Preserving

~ Coleslaw ~ Meatloaf ~ English Chestnuts ~ Mock Pineapple ~ Carrots ~
~ Beans ~ Steamed Salsa ~ Venison Stew ~ Chicken


I think I'm addicted. I love having prepared food stored in the cupboards, ready for that last minute meal.

I've been canning for years but really only seriously for the past two. My recent "learning curve" has took me into canning ventures outside my normal jams and tomatoes.

What I Have Learned
  1. pressure canning is a treasure as you can preserve meats and non-acidic vegetables.
  2. can what you will eat. If you don't typically eat something, or a lot of it, why preserve it? For those rare occasions, just go to the store and buy the amount that you need.
  3. try a batch: you may not like it but you may also LOVE it. Take the chance. If you don't like it, just chalk up the expense and time as a learning curve.
  4. you need storage. Lots of it. If you are going to do serious canning (or even "not") you need a place to store the batches of preserved food. They need to be in a cool, dry, and dark location for optimal preserving and health of the jars.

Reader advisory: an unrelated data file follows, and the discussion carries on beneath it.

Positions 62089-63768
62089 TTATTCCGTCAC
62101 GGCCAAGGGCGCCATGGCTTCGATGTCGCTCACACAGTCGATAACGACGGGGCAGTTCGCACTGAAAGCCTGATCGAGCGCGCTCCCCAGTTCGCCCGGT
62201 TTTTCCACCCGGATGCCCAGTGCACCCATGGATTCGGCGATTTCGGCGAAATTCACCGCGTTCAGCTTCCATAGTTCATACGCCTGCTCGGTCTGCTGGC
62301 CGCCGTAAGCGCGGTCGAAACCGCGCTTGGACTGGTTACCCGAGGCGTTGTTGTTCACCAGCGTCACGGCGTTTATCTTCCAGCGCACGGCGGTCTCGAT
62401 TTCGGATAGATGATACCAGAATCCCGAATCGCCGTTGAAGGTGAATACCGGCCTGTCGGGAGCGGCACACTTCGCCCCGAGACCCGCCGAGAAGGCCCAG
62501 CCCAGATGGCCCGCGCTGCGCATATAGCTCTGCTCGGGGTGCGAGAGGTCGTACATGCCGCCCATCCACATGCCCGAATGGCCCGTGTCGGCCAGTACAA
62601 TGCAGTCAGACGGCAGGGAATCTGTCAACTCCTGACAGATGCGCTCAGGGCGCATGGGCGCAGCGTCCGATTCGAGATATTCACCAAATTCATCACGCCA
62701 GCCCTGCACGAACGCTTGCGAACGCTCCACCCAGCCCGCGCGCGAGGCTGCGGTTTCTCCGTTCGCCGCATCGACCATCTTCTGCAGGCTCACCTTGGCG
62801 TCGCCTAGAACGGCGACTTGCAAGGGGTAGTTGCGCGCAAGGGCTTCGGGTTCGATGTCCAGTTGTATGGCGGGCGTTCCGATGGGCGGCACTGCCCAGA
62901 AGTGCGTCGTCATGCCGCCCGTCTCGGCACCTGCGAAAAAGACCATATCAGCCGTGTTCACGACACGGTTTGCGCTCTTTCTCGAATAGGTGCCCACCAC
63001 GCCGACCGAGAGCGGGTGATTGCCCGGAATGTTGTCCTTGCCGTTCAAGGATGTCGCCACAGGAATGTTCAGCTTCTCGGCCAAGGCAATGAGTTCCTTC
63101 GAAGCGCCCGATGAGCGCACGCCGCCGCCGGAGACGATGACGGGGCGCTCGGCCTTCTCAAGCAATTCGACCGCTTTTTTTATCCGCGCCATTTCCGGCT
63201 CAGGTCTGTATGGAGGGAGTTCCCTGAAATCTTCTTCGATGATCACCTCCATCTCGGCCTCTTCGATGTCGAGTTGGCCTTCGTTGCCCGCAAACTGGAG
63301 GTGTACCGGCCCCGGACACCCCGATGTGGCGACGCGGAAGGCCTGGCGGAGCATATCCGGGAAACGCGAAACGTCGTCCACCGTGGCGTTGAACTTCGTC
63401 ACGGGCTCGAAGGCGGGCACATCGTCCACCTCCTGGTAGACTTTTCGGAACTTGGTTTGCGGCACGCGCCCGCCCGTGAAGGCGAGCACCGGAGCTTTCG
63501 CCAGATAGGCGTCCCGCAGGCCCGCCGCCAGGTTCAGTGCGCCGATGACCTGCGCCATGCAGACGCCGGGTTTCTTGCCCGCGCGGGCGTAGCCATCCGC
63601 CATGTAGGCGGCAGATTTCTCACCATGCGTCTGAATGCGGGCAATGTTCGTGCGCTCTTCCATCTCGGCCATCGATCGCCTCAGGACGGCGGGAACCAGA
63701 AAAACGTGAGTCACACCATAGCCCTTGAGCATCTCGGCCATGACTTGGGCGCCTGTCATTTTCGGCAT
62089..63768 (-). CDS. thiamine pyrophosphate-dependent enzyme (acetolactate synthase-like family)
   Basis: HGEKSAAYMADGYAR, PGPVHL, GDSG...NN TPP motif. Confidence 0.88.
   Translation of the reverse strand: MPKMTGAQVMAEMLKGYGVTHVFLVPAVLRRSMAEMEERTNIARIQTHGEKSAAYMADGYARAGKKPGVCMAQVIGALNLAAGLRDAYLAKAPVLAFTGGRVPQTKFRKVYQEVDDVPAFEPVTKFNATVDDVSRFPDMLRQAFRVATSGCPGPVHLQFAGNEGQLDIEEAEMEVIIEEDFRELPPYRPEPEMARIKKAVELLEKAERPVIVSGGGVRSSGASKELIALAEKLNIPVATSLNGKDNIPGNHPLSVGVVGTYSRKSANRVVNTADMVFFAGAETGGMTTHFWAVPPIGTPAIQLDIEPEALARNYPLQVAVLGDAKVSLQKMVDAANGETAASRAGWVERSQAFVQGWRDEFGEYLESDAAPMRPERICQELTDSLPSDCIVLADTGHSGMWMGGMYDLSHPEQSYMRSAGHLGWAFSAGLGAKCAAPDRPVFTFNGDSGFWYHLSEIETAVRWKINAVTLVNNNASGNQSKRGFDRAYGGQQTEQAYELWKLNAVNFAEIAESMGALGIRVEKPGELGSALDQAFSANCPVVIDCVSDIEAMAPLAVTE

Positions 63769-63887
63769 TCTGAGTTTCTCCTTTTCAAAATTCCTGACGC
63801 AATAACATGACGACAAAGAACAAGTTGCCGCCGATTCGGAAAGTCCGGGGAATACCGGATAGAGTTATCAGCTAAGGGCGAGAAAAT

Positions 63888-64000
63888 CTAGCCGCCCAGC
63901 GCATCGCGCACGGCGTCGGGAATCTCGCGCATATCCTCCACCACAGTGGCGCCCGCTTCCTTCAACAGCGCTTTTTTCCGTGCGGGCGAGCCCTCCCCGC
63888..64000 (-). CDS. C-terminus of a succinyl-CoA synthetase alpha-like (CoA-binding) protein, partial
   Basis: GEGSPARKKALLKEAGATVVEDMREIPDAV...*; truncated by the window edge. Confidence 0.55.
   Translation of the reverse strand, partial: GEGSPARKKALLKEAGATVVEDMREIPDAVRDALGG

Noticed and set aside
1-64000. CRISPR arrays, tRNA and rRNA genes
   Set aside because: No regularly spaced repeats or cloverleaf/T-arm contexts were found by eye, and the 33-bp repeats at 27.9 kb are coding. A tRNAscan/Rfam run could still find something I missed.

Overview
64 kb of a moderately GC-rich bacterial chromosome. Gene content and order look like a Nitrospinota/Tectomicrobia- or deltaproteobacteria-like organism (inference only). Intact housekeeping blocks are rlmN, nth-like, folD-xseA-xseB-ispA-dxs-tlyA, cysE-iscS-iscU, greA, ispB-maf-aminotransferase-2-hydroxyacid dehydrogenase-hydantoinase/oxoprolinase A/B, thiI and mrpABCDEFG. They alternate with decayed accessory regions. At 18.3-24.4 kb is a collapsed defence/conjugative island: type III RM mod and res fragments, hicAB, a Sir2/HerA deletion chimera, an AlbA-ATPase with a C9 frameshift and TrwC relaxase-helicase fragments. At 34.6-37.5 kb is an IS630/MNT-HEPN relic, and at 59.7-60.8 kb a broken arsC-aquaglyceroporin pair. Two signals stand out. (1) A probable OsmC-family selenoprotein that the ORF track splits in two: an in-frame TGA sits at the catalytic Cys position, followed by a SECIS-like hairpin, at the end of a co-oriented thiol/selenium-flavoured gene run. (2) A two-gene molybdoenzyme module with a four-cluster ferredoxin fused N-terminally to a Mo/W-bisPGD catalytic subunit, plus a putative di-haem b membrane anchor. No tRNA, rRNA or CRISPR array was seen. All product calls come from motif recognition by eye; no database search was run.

5. you need lots of jars … lots and lots of jars.
  6. and lids… when you re-use a jar you need a new lid (unless you are using the reusable Tattler lids). Stock up at the first of the year. Apparently the rubbers on the lids will disintegrate over time and you should start with fresh lids every year.
  7. use what you preserve. Don't forget that you have it. You really do want to grow through your stockpile in a year, refreshing it again when the food is in season (or on sale).
~ Grandmum